Those Birds That Jump Off Cliffs


Welcome to another article born out of desperation and utter lack of creativity. Just glancing at the title, I will guess that around 50% of you were just clickbaited, and have no idea what I am talking about, 25% of you watched a single episode of a nature documentary and think you understand everything, and another 25% of you are moderately well informed on this subject. None of these percentages are remotely accurate, but I’ll bet my using them makes me seem more reputable. Let’s begin.

Barnacle geese. If the name sparks interest, you’re probably not alone. This name describes a species of bird that has adapted strangely to dangers that can be found on the ground level, by nesting in high-altitude places. In other words, these birds have decided that the best solution to not dying by a fox is to put your children on cliffs hundreds of feet up from the ground. But it’s fine apparently, as, to quote David Cabot, an adjunct professor at Ireland’s University of Cork, “They are light and fluffy, often appearing to bounce off rocks as they fall…Only a few die from being caught in rock cracks, gullies, or smacking into a sharp rock.” And if you want more details about this, just search it up. Watching the small birds bounce on the ground is quite entertaining, believe me.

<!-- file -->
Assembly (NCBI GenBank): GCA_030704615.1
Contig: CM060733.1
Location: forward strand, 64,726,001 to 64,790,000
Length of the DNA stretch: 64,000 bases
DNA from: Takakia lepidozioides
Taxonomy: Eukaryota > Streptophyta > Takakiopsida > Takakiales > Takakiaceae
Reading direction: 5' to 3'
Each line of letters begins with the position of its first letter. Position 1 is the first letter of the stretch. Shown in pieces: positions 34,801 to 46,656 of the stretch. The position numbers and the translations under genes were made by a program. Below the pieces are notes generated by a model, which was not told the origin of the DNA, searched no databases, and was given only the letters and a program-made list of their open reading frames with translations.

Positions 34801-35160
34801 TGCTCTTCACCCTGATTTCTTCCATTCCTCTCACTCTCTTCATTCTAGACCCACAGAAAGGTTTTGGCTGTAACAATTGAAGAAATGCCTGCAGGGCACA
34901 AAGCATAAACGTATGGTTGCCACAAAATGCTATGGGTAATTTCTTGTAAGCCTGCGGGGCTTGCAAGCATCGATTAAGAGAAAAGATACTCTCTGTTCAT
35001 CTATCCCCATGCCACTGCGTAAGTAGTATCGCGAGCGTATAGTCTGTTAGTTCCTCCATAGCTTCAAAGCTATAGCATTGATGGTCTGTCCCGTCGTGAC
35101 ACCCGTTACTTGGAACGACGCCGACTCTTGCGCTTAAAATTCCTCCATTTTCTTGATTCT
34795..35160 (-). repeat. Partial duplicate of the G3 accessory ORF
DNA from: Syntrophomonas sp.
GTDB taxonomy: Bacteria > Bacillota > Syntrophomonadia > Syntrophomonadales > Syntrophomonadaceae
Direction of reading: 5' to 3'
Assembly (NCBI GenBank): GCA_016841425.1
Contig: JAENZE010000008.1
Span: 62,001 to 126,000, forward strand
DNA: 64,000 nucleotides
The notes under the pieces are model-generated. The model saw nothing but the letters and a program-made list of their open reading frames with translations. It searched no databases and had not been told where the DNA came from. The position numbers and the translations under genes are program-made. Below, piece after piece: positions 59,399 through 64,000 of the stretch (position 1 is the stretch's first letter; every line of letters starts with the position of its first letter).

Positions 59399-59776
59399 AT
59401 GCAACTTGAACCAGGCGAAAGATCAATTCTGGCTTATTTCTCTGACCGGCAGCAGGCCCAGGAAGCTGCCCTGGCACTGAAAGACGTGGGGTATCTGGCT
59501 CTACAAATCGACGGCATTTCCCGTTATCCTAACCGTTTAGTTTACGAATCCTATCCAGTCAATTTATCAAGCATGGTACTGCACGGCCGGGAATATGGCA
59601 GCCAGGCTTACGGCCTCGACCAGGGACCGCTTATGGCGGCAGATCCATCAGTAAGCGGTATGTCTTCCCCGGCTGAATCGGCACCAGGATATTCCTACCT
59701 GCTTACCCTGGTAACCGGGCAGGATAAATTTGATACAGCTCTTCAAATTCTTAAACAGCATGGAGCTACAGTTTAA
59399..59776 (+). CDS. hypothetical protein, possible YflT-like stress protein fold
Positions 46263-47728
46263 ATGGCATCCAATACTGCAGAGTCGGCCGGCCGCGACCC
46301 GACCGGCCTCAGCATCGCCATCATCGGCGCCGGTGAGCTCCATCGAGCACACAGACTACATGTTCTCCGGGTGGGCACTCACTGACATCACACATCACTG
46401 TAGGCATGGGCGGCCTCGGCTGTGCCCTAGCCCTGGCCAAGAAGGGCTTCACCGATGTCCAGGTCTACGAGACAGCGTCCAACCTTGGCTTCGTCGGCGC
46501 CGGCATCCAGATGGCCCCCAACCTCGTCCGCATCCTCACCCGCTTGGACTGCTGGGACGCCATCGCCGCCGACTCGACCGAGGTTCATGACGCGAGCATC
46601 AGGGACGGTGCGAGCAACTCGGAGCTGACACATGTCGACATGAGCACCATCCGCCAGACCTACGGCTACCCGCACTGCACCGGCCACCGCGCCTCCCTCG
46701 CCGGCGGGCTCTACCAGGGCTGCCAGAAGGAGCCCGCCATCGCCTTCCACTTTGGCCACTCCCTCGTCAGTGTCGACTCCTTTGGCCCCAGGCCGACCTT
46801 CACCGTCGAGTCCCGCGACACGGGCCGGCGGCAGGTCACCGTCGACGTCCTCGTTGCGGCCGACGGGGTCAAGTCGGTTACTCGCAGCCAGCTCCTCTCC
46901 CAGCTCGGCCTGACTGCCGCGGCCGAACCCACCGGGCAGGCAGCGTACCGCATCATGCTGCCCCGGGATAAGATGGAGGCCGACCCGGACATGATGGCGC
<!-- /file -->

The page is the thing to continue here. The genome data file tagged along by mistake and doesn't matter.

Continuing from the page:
When the baby birds reach around a day old, their parents abandon them, probably to then watch from afar. Because the birds are left with no food, they walk out onto the cliffs and jump. It is not the ground that kills them usually, although that kills a couple, to be sure. No, what is the true threat are the arctic foxes that stalk the ground below. Remember, these foxes are dangerous enough that the birds decided that letting their children live on a cliff was better than facing them. What ensues after the jump is what I describe as a very dangerous game of tag. Imagine being the fox. You sit around every day, stalking possible meals painstakingly in order to live, when one day, fluffy, round balls of slow-moving meat fall from the sky right near you. Honestly, what could be more perfect? So, these foxes, along with nearby gulls, chase after these baby birds, trying to catch as many as possible to stash for future meals.

Because of the sheer amount of danger that is posed by the cliff, the foxes, and the gulls, only around half of the baby gulls will ever reach adulthood. 

After this painstaking ordeal, the geese will make an annual trip to a wintering ground in the Scottish Island of Islay. Here, tens of thousands of geese will feed on grass and annoy farmers, who have then complained. This led to the Scottish government to sanction the killing of geese in 2010, resulting in around three thousand geese dying in 2017-2018.

A heartwarming story if there ever was one.